Over a hundred lethally poisonous spiders have been found in an abandoned house in County Carlow. Before vacating the house, its former resident had purchased the spiders off the Internet to keep as pets.

A Carlow local discovered the infestation and immediately called the National Exotic Animal Sanctuary (NEAS) in Ballivor, Co. Meath.

“We had to go in with an expert, catalog all the species and have the potentially lethal ones like the black widow and funnel-web spiders destroyed,” NEAS manager Kevin Cunningham told the Mirror. Other species found in the house include scorpions and tarantulas.

“There were also dozens of dead spiders found around the room, worryingly from postage boxes found on the premises,” Cunningham said.

“The spiders were posted from abroad – imagine if they got out of the packaging while in transit?”

Just last month, a Cork father of five died after being bitten by a poisonous Redback spider.

The procurement of exotic, deadly animals from the Internet is a growing problem in Ireland. According to Cunningham, people throughout the country are housing tigers, raccoons, bears and poisonous snakes as pets.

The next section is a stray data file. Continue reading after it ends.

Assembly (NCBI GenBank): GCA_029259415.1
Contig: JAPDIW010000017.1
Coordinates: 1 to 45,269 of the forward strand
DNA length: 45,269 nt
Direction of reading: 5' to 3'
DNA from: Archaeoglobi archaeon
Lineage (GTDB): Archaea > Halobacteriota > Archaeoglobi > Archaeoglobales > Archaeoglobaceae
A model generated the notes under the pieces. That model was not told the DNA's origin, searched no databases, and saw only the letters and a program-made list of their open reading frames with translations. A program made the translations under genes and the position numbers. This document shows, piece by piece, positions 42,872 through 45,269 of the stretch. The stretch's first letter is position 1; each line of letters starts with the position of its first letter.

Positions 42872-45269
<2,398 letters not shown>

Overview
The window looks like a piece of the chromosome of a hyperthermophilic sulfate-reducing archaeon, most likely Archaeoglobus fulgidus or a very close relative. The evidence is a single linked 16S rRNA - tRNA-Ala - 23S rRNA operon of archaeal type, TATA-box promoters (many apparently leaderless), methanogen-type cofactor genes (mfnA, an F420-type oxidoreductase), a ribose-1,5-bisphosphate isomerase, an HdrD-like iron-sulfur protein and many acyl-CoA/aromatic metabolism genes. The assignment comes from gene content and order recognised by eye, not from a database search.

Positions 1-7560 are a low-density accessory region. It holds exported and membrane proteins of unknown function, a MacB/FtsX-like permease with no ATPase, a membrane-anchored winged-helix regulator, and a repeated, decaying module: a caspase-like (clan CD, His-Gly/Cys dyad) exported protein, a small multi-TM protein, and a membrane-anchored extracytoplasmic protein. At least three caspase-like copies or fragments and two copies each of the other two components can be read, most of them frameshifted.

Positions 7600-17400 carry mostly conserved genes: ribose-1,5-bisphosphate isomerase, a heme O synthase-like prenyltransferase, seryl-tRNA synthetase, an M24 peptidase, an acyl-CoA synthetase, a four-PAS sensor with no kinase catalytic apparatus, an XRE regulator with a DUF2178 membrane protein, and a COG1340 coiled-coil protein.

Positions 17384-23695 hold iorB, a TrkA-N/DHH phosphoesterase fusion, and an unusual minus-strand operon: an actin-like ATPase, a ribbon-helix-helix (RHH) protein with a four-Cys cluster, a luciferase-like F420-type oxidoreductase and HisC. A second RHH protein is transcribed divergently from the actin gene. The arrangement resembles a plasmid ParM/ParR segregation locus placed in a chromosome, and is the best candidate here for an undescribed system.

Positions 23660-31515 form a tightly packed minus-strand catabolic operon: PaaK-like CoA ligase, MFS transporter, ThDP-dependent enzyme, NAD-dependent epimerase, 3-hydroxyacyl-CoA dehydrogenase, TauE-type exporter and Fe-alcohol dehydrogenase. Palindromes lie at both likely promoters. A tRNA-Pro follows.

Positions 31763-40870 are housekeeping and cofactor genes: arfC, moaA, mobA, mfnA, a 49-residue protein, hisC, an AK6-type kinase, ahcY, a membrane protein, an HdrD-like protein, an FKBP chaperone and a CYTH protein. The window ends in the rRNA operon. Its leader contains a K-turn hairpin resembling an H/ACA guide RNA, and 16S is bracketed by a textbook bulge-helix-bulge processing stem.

The NEAS is looking into creating new laws to stop the influx of dangerous pets that people may not be equipped to care for or deal with in case of an emergency.

The Ballivor sanctuary currently holds abandoned raccoons, emus, llamas, a snapper turtle, parrots and other animals in a secure enclosure.

“In Britain and Northern Ireland, they have the Wild Animal Act which requires the owners to have a license if their animal is capable of inflicting any harm to a person or other animal.

“Technically you can keep a tiger in Ireland and you’re not breaking any laws,” Cunningham said.

“The government needs to look at this problem now, as more exotic animals become available on the net.”